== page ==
A watchdog group asked the Senate ethics committee on Wednesday to investigate allegations that Sen. David Vitter lied about duties of an aide who resigned after he was charged with attacking a girlfriend.
Citizens for Responsibility and Ethics in Washington's complaint also said that the aide twice traveled to Louisiana at taxpayer expense when he faced court dates in a drunk driving case.
The aide, Brent Furer, resigned last June after news broke that he had been arrested in a 2008 attack on a girlfriend. A police report described a violent attack involving a knife. Furer eventually pleaded guilty to misdemeanor charges.
A staffer for the committee said the panel does not comment on specific cases.
Vitter's campaign issued a one-paragraph response that didn't address most of the allegations specifically. Spokesman Luke Bolar dismissed the complaint as an effort to help Rep. Charlie Melancon, the Republican incumbent's Democratic opponent in the Nov. 2 election.
Although Bolar's statement referred to CREW as a "hack left-wing organization," the group has a history of targeting members of Congress representing different races, philosophies and both major parties. Eight of the "15 most corrupt members of Congress" listed on CREW's Web site are Democrats; Sen. Mary Landrieu, and former Rep. William Jefferson, both Louisiana Democrats, are among past targets of the group.
In its latest complaint against Vitter, CREW makes several complaints involving Furer, the first involving his taxpayer-funded trips to Louisiana.
According to senate records, Vitter's office paid $634.20 for Furer to fly from Washington to New Orleans on Oct. 12, 2007, and return on Oct. 18, the day after court records show Furer had a hearing. The next year, the office paid $746 for Furer's round-trip travel from Washington to Baton Rouge and New Orleans. He left Washington Aug. 5 — two days before his sentencing hearing — and returned Aug. 14.
Vitter spokesman Joel DiGrado said in August that Vitter did not know Furer was facing DWI charges at the time the trips were made. Bolar, in his only response to specific allegations by CREW, repeated that Vitter had no knowledge of the Baton Rouge court appearances.
Another CREW complaint deals with statements Vitter made about Furer's duties after news of the arrest surfaced. Vitter's public statements that Furer was not in charge of women's issues while on his staff have been contradicted by women's groups that dealt with Vitter's office in interviews with The Associated Press and other news organizations.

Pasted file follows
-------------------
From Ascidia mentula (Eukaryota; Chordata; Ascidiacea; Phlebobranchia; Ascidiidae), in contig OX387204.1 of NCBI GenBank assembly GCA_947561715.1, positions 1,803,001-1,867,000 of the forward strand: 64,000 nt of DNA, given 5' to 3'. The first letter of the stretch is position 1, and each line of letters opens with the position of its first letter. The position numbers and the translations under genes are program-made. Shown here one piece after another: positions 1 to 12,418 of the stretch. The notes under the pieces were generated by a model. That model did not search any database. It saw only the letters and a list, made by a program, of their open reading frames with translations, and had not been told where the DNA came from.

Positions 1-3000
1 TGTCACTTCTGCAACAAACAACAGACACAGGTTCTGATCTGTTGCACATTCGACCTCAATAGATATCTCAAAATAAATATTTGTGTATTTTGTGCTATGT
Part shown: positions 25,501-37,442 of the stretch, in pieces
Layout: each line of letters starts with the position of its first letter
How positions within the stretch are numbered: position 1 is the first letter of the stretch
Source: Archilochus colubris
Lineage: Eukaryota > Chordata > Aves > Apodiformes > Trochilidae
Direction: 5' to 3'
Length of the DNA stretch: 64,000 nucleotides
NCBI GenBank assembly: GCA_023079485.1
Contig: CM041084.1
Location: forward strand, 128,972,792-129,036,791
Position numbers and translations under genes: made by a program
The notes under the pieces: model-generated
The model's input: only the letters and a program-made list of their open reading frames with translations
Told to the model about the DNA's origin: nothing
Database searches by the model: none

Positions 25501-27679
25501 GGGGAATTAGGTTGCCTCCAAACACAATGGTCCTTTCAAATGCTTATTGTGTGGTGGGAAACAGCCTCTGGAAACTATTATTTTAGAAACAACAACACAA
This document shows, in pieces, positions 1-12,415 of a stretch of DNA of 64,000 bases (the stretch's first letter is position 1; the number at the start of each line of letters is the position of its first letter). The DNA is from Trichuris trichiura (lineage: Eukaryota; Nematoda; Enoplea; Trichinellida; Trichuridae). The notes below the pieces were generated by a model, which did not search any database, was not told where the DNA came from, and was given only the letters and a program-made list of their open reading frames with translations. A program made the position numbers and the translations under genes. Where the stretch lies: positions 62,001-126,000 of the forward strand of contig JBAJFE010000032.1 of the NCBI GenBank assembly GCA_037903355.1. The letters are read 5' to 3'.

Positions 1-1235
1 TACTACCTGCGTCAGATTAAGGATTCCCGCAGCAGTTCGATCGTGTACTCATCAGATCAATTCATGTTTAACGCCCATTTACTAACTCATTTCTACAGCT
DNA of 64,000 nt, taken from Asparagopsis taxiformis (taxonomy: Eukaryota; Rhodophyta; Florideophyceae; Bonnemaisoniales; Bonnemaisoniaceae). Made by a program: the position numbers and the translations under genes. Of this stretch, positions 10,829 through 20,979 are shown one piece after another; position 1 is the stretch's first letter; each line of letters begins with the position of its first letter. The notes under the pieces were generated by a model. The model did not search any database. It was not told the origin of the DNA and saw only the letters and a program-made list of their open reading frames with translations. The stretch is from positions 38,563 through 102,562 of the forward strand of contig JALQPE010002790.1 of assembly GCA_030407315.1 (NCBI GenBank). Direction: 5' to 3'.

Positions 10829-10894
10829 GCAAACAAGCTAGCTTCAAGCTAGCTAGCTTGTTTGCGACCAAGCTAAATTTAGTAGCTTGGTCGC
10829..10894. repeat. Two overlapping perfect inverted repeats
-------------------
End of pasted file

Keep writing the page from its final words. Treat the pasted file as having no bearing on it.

"Several directories of congressional staffers list 'women's issues' among Mr. Furer's legislative responsibilities," CREW said. Vitter's statements to the contrary should be investigated as possible violation of Senate conduct rules, the group said.
When Furer resigned in June, DiGrado said Vitter's office was aware of the 2008 arrest and that Furer left the office for several months as the court adjudicated the case, ordering a fine and community service. CREW cites Senate records in saying that Furer missed only five days of pay and argues that paying him for work not done or while he was attending to personal matters violates Senate ethics policy. CREW also questions whether Vitter helped Furer hire a Washington lawyer to defend him, and whether Vitter helped Furer cover the cost of the criminal defense.
Page 2 of 2 - With the election only five weeks away, Bolar accused CREW of an attack "coordinated" with Melancon's campaign.
CREW executive director Melanie Sloan stressed CREW's nonpartisan history, including their recent call for the resignation of Rep. Charles Rangel, D-NY, who faces ethics charges before a House panel.
Sloan said the Furer allegations have only surfaced in recent months and that it took time to assemble information for the complaint, which cites Senate records and news reports. She acknowledged that the committee is unlikely to take up the matter before the election, and added that they may do nothing about it later.
"The committee never takes up much of anything," she said. "Just because they don't do their job doesn't mean I'm not going to do mine."
Vitter apologized in 2007 for a "very serious sin in my past" after it was disclosed that his phone number was among those called several years earlier by a Washington-area prostitution service. CREW sought an ethics investigation in that matter. The panel declined, but, CREW said Wednesday, reserved the right to investigate later. CREW has a complaint pending with the Louisiana Office of Disciplinary Counsel alleging Vitter violated rules of professional conduct.